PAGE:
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Last month, Buzzfeed reported the story of a vegan journalist whose (relevant and appropriate) pitch to an editor at WaitroseFood magazine was met with an alarming level of contempt. In fact, it bordered on threatening. In response to reporter Selene Nelson’s suggestion of a plant-based meal series, editor William Sitwell wrote, “Hi Selene. Thanks for this. How about a series on killing vegans, one by one. Ways to trap them? How to interrogate them properly? Expose their hypocrisy? Force-feed them meat? Make them eat steak and drink red wine?”

It’s unclear if it was meant to be a joke, but we didn’t find it funny—we found it disturbing on many levels. And while this is an extreme case, the incivility demonstrated is certainly not an isolated occurrence. 

For as long as we’ve been working with reporters, we’ve received brusque emails in reply: “I don’t work with PR people.” “Don’t email me again.” “I will never cover anything you pitch me.” And if we had a dollar for every reporter panel we’ve attended during which our profession has been criticized, mocked or outright insulted, we’d have many, many dollars. One of our colleagues has stopped attending a major national conference that brings together reporters and communicators because she doesn’t want to support (or sit through) the ongoing criticism of PR people that happens in many of its sessions. 

For the most part, we’ve let this criticism roll off our backs. It comes with the job. And, the vast majority of journalists are cordial, even nice. Despite the fact some in our industry (the email spammers, the opportunists, the multiple phone callers, and even those who lash out at reporters for passing on stories) have given media relations a bad reputation, most of us pride ourselves on being professional and respectful in all interactions with journalists, whether we like the end result or not. That includes following best practices for pitching—never sending mass emails, always making sure the pitch is relevant to the reporter based on past coverage and interests, limiting follow up to one email, etc. We’ve even gone so far as to take a public stance in support of reporters and the media.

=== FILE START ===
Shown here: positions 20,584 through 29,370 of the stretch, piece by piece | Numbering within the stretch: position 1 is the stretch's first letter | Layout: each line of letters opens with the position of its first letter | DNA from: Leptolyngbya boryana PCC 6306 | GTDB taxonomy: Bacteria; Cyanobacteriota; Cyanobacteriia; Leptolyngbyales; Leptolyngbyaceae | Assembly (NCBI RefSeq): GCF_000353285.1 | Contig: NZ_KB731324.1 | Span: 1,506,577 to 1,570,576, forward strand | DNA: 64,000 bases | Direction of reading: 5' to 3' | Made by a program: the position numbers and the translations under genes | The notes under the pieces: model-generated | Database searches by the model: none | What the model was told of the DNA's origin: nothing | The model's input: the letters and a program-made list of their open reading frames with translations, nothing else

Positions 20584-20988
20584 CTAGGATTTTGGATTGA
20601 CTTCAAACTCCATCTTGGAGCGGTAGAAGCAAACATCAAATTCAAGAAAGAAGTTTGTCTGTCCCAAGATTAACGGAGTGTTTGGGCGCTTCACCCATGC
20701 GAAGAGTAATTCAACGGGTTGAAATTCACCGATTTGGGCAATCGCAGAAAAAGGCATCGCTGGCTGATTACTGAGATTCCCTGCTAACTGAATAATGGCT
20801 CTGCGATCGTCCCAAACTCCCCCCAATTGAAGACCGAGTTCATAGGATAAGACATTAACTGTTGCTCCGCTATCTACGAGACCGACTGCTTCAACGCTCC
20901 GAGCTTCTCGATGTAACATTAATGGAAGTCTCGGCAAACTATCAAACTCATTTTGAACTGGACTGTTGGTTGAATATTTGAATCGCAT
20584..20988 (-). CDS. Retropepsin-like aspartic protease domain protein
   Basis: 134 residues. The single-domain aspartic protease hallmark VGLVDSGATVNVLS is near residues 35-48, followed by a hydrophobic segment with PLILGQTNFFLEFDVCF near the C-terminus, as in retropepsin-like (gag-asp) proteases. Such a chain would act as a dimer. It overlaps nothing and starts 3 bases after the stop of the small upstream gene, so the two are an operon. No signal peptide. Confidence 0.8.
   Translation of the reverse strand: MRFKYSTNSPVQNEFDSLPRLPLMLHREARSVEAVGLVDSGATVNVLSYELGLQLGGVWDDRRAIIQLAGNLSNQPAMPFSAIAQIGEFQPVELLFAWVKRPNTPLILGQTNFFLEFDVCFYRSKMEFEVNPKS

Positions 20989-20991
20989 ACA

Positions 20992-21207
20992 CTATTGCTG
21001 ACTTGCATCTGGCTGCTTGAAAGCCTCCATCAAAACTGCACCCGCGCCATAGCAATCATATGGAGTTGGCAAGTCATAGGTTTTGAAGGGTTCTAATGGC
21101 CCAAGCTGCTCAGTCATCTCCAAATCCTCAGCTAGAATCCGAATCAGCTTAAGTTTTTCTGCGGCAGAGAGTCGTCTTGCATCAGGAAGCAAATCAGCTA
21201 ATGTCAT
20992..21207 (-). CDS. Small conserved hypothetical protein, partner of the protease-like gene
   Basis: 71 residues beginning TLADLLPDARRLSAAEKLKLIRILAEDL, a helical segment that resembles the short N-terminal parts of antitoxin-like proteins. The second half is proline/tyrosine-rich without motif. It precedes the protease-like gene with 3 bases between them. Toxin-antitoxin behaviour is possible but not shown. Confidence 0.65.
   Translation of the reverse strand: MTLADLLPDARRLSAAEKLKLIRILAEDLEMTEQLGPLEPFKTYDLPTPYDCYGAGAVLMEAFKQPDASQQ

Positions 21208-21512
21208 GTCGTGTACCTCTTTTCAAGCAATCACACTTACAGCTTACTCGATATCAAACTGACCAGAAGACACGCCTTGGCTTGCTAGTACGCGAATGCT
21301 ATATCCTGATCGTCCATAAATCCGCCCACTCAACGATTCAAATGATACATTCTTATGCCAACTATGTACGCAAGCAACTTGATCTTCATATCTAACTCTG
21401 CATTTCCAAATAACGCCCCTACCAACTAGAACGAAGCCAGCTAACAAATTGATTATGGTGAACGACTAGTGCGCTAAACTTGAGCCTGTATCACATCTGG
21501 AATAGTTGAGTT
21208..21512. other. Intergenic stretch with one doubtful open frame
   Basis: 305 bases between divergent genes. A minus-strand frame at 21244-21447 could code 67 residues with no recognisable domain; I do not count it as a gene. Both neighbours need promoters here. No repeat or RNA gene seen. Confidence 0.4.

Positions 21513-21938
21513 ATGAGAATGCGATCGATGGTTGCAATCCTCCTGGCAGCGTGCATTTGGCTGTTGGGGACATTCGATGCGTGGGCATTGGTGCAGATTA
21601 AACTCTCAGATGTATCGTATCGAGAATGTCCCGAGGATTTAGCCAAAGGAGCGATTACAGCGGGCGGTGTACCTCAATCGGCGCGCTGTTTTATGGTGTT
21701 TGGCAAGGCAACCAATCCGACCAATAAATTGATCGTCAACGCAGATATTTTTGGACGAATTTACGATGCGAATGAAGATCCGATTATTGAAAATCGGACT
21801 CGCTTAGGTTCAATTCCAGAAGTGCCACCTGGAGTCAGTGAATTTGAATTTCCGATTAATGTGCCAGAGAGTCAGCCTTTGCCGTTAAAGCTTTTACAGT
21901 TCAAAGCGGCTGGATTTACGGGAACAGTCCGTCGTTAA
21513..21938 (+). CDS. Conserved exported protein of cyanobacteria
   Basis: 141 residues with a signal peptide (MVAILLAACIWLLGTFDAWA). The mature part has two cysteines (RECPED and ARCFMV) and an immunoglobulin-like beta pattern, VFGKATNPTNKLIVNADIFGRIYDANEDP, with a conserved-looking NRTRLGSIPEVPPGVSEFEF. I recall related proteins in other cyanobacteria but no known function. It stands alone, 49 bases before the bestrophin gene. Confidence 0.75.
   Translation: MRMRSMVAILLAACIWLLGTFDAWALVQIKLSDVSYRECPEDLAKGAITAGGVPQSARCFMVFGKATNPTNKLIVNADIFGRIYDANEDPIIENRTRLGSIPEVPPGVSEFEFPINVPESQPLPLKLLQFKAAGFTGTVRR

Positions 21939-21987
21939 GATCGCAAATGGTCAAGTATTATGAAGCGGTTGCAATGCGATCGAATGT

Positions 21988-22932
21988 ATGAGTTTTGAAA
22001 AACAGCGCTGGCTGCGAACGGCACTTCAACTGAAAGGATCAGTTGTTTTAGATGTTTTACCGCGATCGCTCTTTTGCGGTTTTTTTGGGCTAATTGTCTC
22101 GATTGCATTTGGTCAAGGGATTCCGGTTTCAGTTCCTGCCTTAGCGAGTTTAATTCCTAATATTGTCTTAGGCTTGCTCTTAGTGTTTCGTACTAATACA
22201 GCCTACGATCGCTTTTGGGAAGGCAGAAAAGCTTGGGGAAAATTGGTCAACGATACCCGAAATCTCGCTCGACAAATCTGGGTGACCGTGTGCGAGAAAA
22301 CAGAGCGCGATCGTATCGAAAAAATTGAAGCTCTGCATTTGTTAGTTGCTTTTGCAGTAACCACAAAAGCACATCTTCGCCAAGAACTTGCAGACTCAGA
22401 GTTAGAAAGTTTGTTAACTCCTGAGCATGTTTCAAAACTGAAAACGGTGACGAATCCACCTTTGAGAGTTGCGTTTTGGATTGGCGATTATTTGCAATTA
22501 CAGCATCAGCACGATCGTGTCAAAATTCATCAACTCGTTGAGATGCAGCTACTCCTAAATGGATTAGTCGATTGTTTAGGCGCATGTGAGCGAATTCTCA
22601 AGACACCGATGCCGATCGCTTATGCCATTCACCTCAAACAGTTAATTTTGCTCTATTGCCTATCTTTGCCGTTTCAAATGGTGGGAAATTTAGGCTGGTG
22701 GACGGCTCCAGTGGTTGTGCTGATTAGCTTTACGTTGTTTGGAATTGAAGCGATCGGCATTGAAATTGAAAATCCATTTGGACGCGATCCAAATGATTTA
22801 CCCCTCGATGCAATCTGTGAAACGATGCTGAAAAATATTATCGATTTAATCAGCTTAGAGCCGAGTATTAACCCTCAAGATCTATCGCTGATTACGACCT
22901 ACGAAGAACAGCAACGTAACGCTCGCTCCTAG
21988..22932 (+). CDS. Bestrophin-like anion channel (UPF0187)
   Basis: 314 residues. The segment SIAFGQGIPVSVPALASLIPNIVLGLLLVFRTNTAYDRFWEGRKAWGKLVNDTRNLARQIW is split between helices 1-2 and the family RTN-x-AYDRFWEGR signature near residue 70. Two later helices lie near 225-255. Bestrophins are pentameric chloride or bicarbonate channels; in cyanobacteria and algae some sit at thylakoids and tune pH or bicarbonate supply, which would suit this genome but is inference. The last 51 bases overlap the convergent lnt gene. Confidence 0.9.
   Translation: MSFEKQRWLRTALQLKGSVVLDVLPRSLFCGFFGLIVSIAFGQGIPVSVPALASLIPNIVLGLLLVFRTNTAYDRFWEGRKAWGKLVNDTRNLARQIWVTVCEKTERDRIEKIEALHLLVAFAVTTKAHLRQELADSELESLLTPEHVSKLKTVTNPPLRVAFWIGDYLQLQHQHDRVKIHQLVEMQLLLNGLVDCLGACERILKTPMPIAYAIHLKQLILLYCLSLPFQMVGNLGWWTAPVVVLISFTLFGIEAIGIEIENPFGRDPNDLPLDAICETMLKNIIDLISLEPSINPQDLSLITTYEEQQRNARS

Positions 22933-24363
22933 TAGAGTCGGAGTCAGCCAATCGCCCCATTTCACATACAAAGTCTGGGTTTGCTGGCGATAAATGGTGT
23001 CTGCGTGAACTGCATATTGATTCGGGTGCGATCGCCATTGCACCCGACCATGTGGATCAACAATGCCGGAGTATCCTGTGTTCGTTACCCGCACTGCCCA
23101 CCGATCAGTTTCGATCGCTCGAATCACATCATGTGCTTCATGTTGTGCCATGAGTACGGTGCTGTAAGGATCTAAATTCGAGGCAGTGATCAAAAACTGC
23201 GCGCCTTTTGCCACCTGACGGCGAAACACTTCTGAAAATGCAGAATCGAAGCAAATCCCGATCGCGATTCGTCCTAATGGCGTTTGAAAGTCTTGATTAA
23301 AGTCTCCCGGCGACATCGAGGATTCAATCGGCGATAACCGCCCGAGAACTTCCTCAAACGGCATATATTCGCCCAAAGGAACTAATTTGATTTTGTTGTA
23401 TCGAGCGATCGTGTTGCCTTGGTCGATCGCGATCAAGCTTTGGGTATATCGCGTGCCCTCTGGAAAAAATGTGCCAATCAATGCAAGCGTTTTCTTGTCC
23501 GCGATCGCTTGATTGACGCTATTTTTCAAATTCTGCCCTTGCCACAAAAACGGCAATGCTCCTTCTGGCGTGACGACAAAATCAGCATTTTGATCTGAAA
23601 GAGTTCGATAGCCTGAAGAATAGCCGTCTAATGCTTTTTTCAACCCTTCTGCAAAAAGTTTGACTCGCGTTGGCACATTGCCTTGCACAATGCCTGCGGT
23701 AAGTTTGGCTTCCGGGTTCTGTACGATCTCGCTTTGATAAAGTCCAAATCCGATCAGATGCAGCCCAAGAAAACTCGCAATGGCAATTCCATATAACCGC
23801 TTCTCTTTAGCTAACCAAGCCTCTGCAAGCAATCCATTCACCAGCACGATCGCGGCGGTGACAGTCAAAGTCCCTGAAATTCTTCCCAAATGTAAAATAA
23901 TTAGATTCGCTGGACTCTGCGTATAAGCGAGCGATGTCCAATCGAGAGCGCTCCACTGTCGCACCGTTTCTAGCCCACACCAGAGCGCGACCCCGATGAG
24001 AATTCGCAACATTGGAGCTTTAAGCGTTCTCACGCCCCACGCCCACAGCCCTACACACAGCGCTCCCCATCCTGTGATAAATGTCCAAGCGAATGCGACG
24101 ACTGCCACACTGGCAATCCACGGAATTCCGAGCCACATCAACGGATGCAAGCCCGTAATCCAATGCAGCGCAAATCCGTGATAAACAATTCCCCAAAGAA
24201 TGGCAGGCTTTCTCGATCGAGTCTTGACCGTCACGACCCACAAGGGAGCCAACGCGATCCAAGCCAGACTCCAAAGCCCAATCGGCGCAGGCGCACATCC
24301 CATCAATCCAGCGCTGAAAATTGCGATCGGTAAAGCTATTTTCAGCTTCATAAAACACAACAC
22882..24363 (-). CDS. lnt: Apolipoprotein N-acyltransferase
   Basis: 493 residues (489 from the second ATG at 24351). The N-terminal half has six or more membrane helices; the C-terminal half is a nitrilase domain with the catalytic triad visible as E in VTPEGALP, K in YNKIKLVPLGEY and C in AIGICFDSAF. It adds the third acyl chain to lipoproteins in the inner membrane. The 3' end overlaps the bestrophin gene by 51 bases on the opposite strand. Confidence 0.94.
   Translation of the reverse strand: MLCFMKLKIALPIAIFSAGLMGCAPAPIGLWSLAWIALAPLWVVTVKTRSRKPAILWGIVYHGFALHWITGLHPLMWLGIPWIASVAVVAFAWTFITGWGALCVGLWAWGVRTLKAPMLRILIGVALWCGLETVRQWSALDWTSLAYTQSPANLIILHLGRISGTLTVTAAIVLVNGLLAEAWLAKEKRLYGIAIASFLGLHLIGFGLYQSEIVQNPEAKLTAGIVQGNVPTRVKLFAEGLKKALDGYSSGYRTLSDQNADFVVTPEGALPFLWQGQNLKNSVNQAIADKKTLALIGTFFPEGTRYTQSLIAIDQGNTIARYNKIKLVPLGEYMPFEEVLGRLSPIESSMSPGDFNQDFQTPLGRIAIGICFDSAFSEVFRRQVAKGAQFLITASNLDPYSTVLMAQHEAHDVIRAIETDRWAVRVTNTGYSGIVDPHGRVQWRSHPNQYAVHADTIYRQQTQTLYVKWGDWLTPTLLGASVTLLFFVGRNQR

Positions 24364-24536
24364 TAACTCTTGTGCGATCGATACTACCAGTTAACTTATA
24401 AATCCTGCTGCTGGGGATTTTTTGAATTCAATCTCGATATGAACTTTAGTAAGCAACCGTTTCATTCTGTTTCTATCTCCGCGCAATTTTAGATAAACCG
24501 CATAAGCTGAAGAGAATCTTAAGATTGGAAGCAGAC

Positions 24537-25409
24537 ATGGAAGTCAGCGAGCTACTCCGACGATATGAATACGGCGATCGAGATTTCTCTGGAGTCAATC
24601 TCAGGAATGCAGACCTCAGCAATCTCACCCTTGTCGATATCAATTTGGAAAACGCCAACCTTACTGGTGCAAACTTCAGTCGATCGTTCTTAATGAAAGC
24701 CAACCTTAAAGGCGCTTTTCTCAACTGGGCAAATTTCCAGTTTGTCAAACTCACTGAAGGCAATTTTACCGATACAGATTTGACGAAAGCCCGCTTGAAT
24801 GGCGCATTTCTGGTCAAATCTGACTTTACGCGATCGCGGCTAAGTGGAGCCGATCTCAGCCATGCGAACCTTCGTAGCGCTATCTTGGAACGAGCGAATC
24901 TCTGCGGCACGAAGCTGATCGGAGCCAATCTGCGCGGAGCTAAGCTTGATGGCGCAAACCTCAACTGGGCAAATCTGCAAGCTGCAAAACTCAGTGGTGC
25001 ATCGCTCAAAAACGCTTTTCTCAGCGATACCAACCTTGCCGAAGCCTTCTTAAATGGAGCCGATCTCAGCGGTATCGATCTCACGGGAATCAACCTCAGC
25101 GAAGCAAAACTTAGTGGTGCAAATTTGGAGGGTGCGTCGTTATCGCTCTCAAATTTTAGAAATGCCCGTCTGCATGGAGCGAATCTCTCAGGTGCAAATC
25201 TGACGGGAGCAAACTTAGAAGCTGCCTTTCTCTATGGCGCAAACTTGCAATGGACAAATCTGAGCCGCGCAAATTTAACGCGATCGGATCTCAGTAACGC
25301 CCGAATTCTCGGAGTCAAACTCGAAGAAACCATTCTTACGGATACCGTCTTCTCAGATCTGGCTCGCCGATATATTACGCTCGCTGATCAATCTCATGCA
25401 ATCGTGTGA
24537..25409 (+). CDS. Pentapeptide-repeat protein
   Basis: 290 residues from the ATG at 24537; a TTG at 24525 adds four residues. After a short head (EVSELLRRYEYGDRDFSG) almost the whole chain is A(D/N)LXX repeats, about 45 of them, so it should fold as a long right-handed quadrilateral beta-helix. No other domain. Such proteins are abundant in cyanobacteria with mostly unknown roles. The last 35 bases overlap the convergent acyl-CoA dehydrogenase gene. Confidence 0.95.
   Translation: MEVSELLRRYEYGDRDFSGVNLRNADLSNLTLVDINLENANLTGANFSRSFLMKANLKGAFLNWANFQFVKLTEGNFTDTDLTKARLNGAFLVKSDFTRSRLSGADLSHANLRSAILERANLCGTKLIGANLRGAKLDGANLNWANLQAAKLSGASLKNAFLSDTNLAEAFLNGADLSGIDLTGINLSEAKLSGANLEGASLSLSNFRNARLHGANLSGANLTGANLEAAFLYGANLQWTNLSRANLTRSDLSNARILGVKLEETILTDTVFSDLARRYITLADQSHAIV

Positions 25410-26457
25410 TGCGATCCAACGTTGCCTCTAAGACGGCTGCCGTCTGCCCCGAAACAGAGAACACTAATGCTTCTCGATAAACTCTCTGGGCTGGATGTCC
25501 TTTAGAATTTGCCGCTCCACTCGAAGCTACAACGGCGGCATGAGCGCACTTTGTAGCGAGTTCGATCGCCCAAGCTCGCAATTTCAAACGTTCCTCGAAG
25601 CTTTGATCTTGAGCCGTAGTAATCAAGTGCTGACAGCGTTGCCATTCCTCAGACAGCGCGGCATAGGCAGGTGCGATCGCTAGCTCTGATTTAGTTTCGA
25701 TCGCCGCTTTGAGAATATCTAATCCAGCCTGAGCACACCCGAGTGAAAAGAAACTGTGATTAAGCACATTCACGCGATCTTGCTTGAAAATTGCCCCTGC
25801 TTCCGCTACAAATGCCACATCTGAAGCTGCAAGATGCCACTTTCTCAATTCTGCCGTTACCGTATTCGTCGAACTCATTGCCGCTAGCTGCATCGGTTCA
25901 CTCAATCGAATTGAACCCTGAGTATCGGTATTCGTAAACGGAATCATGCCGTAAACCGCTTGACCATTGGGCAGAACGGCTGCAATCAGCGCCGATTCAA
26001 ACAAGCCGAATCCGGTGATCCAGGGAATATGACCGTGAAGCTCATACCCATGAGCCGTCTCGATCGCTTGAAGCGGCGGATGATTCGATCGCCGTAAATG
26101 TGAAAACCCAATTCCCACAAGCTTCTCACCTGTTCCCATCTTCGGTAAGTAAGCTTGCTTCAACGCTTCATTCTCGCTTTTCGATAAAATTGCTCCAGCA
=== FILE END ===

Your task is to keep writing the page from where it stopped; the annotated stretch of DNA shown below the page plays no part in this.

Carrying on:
Lately though, the level of vitriol coming back at us is surprising and disappointing. One response from a reporter earlier this year offered “congratulations” for bringing him “one of the dumbest studies I've ever seen in my life.” For the record, it was a study in the same topic as his beat and it was published by the Journal of Consumer Psychology, a major academic journal. It was also subsequently covered by a handful other national outlets, including the Wall Street Journal. A simple, “I’ll pass,” or even no reply at all would have sufficed. He went on to share the email in a series of tweets, complete with screenshots. We’re not sure they accomplished much—they didn’t gain any traction among his followers. We’re also not sure why he felt his public shaming was necessary. 

This behavior is part of a larger issue that our team has been discussing for years, but we have been reluctant to voice because we share the journalist community’s perception that PR people need reporters more than they need us. But in this day and age, when the credibility of the media is attacked every day, we’d urge journalists to see us not just as resources who can help identify accurate, relevant, responsive sources when no one else wants to talk, but as allies who every day are standing shoulder-to-shoulder with them in advocating for importance of what they do. 

We’re not naïve enough to think that the balance of power in the PR professional/journalist relationship will ever shift further in favor of the PR pro. But we see absolutely no reason to turn a blind eye to those reporters who refuse to treat us professionally or shame us for doing our jobs.

Unfortunately, the political climate has given some people the idea that incivility and even outright hatred are acceptable. But none of us should be okay with that. It is our hope that most of us can rise above and act professionally and respectfully in the best interest of what’s most important to journalists and media relations professionals alike—a free press that upholds democracy by reporting fairly on stories that matter. Will you join us?

Erin Hennessy is vice president, and Kristine Maloney is assistant vice president, at TVP Communications

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